Since ancient times, people tried to imagine how our world works.
Aristarchus of Samos was ancient Greek philosopher. In early III b.c. he suggested a heliocentric world model (the Sun in the center). He also tried to calculate sizes of Earth and Sun and distance between them using Moon position. There were many opposers standing for geocentric system (the Earth in the center), so the heliocentric idea did not get much follow up.
It took almost two thousand years to recover it. Nicolaus Copernicus, the Polish astronomer reformulated the model of universe with Sun in the center. The work of whole his life was published in 1543, the year of his death. Copernicus heliocentric model and tables of planetary positions more accurately reflected the observed state.
Half century later in 1609, Johannes Kepler, German mathematician published planetary motion laws, which improved accuracy of Copernicus model. Kepler created his laws as result of analysis of big amount of data,carefully collected by Tycho Brahe, Danish astronomer.
The end of 17th century was marked by the great English scientist, Isaac Newton discoveries. Newton's motion laws and universal gravitation law provided the theory basis and extended Kepler formulas.
Finally in 1921, Albert Einstein issued the general theory of relativity (GTR), which describes gravity phenomena and planetary motion mechanics with highest accuracy. In most cases relativistic effects can be ignored and Newton classical laws give a fairly accurate planet motion description. So thanks to Newton and his predecessors, now we still can calculate:
Circular orbital velocity , is the speed required to keep circular object motion at specified altitude above the planet.
The equation is: ,where
R=r+h - orbit radius, combined by r -planet radius and h - altitude above the planet
M - planet mass
G - gravitational constant 6.67408(31)10-11 m³/(s²·kg)
The formula can be easily derived from Newton's gravitation force formula and centrifugal force formula:
m -object mass (excluded, during evaluation of v1)
Two and half centuries later after Newton discoveries, in 1957, USSR launched the first artificial satellite of the Earth. R-7 carrier rocket overcame the atmosphere resistance and the Earth gravity to deliver Sputnik-1 to the 577-km orbit.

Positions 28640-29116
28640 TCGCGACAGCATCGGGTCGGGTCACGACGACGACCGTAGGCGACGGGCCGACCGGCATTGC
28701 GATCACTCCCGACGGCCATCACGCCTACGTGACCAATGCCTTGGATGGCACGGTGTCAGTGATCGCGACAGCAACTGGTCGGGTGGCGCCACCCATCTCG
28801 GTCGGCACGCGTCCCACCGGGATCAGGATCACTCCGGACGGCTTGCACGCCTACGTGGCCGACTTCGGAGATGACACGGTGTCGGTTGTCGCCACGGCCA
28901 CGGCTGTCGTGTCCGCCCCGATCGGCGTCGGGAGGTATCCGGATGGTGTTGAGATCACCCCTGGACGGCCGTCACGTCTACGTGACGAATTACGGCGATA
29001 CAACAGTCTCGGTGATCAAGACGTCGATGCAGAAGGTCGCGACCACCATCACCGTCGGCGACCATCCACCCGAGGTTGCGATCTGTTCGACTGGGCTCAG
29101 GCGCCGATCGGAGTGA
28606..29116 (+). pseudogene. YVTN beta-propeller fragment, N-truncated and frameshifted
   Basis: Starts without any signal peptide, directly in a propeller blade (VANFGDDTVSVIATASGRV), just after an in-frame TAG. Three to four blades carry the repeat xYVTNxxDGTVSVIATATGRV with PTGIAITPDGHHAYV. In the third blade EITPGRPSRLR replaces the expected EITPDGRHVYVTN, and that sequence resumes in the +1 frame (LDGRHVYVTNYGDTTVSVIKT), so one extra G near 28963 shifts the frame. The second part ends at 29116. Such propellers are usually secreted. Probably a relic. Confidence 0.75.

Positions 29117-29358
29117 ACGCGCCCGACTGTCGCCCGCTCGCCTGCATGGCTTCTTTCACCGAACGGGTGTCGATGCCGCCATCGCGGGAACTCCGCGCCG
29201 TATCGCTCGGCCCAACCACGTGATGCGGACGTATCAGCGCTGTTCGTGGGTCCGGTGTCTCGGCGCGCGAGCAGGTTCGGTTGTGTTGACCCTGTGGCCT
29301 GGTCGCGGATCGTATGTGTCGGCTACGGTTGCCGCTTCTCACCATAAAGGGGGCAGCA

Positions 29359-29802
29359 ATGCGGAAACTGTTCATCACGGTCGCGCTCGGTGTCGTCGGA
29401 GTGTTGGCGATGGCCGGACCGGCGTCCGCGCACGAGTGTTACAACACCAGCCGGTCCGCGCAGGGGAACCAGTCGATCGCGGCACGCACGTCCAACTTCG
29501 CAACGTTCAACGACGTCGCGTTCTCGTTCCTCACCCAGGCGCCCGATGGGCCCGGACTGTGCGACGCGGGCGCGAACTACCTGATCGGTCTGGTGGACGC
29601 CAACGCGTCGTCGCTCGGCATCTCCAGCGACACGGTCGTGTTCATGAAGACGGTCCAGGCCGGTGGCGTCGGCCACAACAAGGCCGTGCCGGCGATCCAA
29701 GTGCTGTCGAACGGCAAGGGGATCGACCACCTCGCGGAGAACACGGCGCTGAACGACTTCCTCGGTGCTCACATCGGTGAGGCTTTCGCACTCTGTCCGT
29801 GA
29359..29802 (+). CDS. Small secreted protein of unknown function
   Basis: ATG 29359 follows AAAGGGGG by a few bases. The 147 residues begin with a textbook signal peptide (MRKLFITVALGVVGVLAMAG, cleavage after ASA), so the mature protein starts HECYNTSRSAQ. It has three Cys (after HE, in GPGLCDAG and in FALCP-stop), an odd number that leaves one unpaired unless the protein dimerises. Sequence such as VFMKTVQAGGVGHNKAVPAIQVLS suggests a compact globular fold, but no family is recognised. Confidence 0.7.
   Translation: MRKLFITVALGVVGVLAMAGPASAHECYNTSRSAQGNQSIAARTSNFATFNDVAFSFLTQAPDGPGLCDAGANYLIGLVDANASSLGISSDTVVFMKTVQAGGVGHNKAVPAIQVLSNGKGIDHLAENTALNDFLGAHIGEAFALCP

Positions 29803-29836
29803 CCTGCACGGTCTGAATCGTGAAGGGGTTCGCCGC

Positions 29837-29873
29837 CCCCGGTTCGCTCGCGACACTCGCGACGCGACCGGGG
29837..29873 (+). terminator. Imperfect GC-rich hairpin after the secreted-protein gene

is a speed required to escape gravitational influence of the planet or star.
The formula is:
It correlates with v1 as follows:
The formula can be derived from the kinetic energy and Mechanical work done to overcome the gravity moving object from the initial altitude to infinity:
In 1959 USSR launched Luna-1, the automatic interplanetary module, which overcame influence of the Earth gravity and becomes 1st artificial satellite of the Sun.
is a minimal speed required to overcome whole planetary system gravity including planet and star gravity.
where v - planet orbital speed
v2 - planet escape speed
According to calculations, the unit launched from the Earth must have velocity of 16.6 km/s, to leave Solar system.
Nearest velocity (16.26 km/s) was achived by "New Horisons" module launched in 2006 by USA to research the Pluto and Charon, its satellite. Up to date, the module finished Pluto filming, it goes toward Kuiper belt.
The first world module, which achive Solar system escape speed was "Voyager-1", launched by Unated States in 1997. Initial "Voiyager" speed was lower than "New Horisons" module speed, but due to series of gravitational maneuvers against Solar system planets, especially Jupiter, the speed raised up to 17 km/s. Currenly, the "Voiyager-1" left Solar system. It still collect and send data to the Earth. The unit carries 12-inch gold plate copper disc containing audio-visual records form the Earth intended for intelligent life forms from other planetary systems.
V. Zakharov, The gravitation: from Aristotle to Einstein
Photo of Voyager Record, NASA, Voyager Project.